Archive | G2EChat RSS feed for this section

The Future of Education in Ontario: G2Echat…So Far

13 Oct

Next Phase

Over the past 3 weeks I’ve been moderating a Saturday morning twitter chat to provide an online forum for Ontarians to participate in “From Great To Excellent“, the Ontario government’s public consultation into education in the province. The consultation challenges Ontarians to consider 7 Questions and give the government feedback on the about the future of education.

The format of the chat is fairly simply. We consider 2 questions each week. After the question is introduced we discuss it for 25 minutes and then participants submit a response to the question, all via the 140-character magic of the tweet box.

After three weeks it felt like it was time to draw some of these discussion together in some sort of format to share with other interested folks. Below are the questions, as posed, and clicking on those questions will take you to a storify of the entire G2Echat on that topic.

My hope is that presenting them this way might cause other to think more deeply about questions, to find their own way to respond to the public consultation or to join us for our final #G2EChat on Saturday October 19th at 9 am. Twitter chats are fun, fast moving and fairly informal, so no need to be shy 🙂

#G2EChat One

g2eq1

In our first chat we discussed Question 1: “What are the skills, knowledge and characteristics students need to succeed after they have completed school, and how do we better support all learners in their development?” and Question 2: “What does student well-being mean to you, and what is the role of the school in supporting it?”. I clearly had some time on my hands because I separately storified the submission statements to Question 1 and Question 2.

#G2EChat Two

G2eq3

In our second chat we discussed Question 3: “From your perspective, what further opportunities exist to close gaps and increase equity to support all children and students in reaching their full potential?” and Question 4: “How does the education system need to evolve as a result of changes to child care and the implementation of full-day kindergarten?”. The answers to the questions were separately storified.

#G2EChat 3

g2eq5

In the first half of our third chat we considered Question 5: “What more can we all do to keep students engaged, foster their curiosity and creativity, and help them develop a love of life-long learning?”.

g2eq6

We then went on to consider Question 6: “How can we use technology more effectively in teaching and learning?”.

What’s Next?

The final #G2EChat is scheduled for October 19th at 9 am and we will discuss Question 7: “In summary, what are the various opportunities for partnership that can enhance the student experience, and how can they benefit parents, educators and our partners too?” and also take some time to reflect on the consultation process and add any new thoughts to the previous questions. After that the discussions and statement will be submitted to the Ministry for consideration.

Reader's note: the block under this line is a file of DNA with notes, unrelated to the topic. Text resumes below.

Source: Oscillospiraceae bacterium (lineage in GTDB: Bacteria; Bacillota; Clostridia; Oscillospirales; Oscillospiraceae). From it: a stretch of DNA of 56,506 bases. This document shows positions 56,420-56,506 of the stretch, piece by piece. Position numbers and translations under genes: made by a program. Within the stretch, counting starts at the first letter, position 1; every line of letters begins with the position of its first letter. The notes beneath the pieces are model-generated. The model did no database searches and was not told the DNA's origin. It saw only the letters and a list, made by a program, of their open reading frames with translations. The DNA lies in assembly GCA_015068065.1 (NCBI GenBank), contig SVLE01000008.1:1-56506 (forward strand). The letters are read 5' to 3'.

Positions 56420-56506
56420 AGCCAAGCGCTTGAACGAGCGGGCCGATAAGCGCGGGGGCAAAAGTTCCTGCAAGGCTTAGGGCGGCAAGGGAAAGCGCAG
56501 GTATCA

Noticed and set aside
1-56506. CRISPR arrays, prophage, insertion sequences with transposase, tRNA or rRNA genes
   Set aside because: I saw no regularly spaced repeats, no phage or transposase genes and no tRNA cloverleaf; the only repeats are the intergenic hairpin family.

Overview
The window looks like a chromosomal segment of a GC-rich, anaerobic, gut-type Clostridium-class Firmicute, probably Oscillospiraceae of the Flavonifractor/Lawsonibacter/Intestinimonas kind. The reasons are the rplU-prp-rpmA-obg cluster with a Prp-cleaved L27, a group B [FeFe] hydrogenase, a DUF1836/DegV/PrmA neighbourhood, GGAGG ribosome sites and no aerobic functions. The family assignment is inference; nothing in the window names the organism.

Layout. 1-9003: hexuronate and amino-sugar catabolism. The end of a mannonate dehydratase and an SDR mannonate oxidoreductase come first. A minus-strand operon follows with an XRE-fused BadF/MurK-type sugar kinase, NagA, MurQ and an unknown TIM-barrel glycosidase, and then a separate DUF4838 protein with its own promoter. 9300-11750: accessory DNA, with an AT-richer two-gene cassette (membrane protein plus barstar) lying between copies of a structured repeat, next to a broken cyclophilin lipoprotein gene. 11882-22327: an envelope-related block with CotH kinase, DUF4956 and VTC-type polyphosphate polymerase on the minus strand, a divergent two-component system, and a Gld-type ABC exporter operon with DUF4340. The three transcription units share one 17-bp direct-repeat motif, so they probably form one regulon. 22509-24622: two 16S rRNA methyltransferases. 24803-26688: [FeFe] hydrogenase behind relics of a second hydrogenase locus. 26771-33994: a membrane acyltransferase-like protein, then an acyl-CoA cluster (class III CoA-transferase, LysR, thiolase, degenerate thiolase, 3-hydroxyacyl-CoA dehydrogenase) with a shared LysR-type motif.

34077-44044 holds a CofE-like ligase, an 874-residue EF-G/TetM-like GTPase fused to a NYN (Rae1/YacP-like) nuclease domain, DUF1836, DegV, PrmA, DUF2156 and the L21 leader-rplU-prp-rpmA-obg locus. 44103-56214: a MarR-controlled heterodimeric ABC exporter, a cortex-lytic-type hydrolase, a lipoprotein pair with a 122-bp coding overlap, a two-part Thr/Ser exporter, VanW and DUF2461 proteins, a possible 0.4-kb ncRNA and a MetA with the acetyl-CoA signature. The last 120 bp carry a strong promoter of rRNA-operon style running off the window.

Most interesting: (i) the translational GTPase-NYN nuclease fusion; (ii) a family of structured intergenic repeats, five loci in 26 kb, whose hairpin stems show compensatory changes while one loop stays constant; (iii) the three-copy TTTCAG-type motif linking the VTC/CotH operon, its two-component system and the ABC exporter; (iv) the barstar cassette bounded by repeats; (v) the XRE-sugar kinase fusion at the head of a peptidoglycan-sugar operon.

It’s been a great experience for me, seeing Ontarians willing to freely give up a portion of the Saturday morning to discuss these questions and contribute. The response to the chats has been fantastic and we’ve had over 200 participants in the first 3 chats in spite of some busy weekends.

I think even a cursory glance at the chat transcripts will show that these are very insightful and thoughtful people who care a lot about education in Ontario. I’m proud to be one of them, and no matter what the future holds education in Ontario is in excellent hands.

Advertisements

#G2EChat Question 1: Recap

29 Sep

On September 28th I invited anyone interested to join me online and participate in the Ministry of Education’s “From Great to Excellent” public consultation process. Over 4 weeks we’ll consider all seven questions, discuss them and prepare something for submission to The Ministry. This is my effort at capturing some of that discussion:

We started our first G2EChat with a restated version of the first question:

The first response identified that learning skills are what students need to be successful, not content knowledge, a thread that was supported throughout the discussion:

We also recognized that there’s a tension between meeting the needs of students now and preparing them for their future:

And that this ‘future’ is increasingly uncertain:

We acknowledged that curriculum needs to support the view that content is really just a vehicle for learning these important learning skills and in Ontario, this change is starting to happen:

But the curriculum needs to continue to evolve to a point where traditional subject divisions are less important than student passion:

After 30 minutes of discussion these were the responses submitted to Question 1.  Here is the complete discussion in its entirety.